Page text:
If you’re looking for a fun little scrappy project to sew as a game or Valentine’s Day gift, I have just the ticket! These “arrow” bean bags are quick to make and fun to toss around, I added a special ingredient to make them more “toss-able”. They got a lot of use when my kids were toddlers and I hope you have fun with them! This post originally linked to a website, Sew Mama Sew, that doesn’t exist any more, so I’m bringing it home now.
I made an over-the-top ‘target’ for the holiday but throwing into buckets would be easier. They would be fun with a bean bag toss net too, something like this!
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Pin this free arrow bean bag sewing pattern for later using this link or collage image:
Want to make your own? Here ya go!
Free arrow bean bag sewing pattern
- Poly-fill polyester beads [Shop: Amazon – JOANN – Etsy] – I have been trying to reduce my plastic so even those though are shown from this past tutorial, I’m now using glass beads instead!
- Poly-fill polyester stuffing [Shop: Amazon – JOANN – Etsy]- I have been trying to reduce my plastic so even those though are shown from this past tutorial, I’m now buying cotton fluff fill instead!
- Hemostats or something pointy [Shop: Amazon – Etsy]
- Woven cotton scraps that measure approximately 10” X 8” (you can get 3 arrows cut out of a layer cake piece, 10”X10”), 1 rectangle per arrow
- Coordinating thread, sewing machine, scissors
- 3 colors of washi tape for the target [Shop: Amazon – JOANN – Etsy]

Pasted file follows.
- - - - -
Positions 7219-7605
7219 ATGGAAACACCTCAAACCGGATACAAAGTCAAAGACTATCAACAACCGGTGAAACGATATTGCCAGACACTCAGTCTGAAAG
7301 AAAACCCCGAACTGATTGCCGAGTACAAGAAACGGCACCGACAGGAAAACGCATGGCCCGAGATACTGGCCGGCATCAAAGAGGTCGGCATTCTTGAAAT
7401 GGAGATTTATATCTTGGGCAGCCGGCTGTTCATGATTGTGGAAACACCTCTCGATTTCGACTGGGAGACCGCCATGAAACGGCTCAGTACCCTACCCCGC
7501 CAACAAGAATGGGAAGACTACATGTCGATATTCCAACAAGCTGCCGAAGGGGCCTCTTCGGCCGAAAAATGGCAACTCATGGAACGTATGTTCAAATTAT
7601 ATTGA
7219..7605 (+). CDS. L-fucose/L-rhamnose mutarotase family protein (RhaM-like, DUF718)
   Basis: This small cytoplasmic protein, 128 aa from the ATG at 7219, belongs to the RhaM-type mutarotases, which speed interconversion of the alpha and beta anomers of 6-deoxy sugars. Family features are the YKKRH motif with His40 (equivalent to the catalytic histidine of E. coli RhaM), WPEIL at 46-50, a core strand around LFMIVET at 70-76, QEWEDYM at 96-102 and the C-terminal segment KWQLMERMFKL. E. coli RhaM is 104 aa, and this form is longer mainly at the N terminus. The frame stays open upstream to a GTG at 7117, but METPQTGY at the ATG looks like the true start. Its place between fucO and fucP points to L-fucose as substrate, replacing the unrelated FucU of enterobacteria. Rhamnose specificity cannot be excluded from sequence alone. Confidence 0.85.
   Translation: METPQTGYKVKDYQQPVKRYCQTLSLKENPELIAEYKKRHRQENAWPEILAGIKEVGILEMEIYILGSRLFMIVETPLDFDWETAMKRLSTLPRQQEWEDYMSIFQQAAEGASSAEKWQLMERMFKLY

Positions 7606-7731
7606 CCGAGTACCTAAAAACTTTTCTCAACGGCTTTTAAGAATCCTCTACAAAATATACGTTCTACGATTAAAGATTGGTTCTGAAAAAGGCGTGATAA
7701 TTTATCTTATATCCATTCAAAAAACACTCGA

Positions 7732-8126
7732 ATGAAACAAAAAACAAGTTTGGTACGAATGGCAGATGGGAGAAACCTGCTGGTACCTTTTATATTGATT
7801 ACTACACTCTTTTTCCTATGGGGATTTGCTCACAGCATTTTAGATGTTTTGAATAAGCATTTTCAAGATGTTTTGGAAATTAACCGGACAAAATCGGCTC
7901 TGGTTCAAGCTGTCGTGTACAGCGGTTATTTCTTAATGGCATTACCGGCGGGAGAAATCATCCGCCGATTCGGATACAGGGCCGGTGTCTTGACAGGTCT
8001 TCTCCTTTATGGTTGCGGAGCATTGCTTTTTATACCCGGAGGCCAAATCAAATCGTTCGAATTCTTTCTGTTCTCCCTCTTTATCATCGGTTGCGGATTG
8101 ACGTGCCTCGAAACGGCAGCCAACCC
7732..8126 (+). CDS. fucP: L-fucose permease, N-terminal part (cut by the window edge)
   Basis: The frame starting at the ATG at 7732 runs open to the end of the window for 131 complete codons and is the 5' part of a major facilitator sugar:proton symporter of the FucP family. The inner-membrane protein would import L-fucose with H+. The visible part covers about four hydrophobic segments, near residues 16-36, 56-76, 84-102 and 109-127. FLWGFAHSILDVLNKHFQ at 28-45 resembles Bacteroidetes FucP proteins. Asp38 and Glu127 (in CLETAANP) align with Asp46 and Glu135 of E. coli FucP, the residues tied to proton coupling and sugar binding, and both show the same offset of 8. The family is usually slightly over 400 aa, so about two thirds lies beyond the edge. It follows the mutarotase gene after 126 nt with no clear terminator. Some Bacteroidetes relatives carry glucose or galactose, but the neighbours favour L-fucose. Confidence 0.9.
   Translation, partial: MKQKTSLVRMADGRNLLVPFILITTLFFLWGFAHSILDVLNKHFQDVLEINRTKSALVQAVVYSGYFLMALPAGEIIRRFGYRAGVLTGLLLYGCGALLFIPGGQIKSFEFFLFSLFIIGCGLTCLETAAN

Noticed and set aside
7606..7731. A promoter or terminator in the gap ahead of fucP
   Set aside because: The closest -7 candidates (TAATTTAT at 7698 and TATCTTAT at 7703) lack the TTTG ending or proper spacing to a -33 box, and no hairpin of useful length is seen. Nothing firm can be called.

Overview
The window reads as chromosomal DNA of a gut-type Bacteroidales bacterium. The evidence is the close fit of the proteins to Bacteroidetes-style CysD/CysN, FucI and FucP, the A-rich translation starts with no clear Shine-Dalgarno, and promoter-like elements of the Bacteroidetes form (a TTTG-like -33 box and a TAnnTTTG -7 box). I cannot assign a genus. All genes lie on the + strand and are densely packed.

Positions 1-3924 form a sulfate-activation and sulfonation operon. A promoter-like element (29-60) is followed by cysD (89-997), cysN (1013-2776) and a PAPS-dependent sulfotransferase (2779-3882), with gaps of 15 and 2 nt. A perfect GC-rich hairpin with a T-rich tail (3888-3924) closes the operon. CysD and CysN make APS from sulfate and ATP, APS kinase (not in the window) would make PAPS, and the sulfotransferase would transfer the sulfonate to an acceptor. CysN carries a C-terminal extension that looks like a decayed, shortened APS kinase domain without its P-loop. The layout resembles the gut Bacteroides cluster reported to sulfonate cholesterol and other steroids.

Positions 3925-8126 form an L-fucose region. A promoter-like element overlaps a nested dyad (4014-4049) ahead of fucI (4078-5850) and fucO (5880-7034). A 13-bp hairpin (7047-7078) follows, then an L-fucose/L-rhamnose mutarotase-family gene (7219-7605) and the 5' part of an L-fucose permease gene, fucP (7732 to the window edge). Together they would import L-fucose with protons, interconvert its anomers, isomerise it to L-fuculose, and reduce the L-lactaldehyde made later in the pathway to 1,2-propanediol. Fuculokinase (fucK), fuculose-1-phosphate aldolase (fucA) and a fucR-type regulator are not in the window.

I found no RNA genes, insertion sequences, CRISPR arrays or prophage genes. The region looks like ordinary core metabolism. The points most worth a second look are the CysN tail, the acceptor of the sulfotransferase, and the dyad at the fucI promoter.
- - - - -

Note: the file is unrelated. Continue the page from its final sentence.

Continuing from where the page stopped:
- PDF pattern for the arrow –sign up for my newsletter and get the free download once you confirm your subscription! If you’re already a subscriber, you can access the pattern with the password in each newsletter, in the resource library.
- Cut two arrow pieces from main fabric, place wrong sides together. Sew ¼” from the edge, all the way around leaving a small opening near the arrow’s tail.
- Use a rolled up piece of paper or a small funnel and fill the front of the arrow with Poly-fill beads, stopping before they overflow out the opening.
- Use hemostats or a chopstick and insert stuffing firmly into the tail of the arrow and through the body until meeting the beads. Sew the opening shut.
- Use pinking shears to trim all of the outside edges, being careful not to cut through the stitching lines.
For storage, I cut a few extra arrows and appliquéd them on to a drawstring bag I already had laying around; you could also use my drawstring bag tutorial, upsized, to DIY that too.